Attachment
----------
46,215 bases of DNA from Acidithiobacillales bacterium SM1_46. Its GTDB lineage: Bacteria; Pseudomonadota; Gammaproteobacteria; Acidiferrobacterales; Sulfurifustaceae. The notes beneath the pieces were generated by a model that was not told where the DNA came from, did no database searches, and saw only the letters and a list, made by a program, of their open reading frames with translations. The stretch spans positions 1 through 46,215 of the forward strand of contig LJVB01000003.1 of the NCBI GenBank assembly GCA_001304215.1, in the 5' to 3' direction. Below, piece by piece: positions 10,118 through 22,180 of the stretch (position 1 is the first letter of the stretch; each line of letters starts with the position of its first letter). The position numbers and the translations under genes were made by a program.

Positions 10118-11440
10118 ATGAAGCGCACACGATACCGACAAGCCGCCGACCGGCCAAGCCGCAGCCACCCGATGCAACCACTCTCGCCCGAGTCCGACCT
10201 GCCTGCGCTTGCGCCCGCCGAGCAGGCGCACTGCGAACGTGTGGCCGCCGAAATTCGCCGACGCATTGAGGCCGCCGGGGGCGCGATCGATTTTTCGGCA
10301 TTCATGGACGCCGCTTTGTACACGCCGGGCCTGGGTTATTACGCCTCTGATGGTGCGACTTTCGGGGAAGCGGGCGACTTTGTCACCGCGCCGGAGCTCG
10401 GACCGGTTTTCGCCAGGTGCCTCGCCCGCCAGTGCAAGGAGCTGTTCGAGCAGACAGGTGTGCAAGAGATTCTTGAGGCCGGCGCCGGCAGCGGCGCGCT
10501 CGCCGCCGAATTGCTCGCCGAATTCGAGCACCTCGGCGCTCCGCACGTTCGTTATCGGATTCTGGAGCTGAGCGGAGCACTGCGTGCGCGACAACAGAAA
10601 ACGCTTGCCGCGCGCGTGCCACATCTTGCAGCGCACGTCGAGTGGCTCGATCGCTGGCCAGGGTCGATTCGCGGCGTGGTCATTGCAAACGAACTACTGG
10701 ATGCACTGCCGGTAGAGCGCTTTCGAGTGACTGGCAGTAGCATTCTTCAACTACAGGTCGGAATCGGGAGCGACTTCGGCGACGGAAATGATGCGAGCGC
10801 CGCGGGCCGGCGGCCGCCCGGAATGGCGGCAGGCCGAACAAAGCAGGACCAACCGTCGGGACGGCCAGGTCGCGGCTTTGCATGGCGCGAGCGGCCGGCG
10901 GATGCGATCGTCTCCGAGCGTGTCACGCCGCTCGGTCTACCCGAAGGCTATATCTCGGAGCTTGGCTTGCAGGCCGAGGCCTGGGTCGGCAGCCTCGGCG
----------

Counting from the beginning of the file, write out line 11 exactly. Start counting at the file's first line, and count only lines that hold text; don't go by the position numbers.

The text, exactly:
10901 GATGCGATCGTCTCCGAGCGTGTCACGCCGCTCGGTCTACCCGAAGGCTATATCTCGGAGCTTGGCTTGCAGGCCGAGGCCTGGGTCGGCAGCCTCGGCG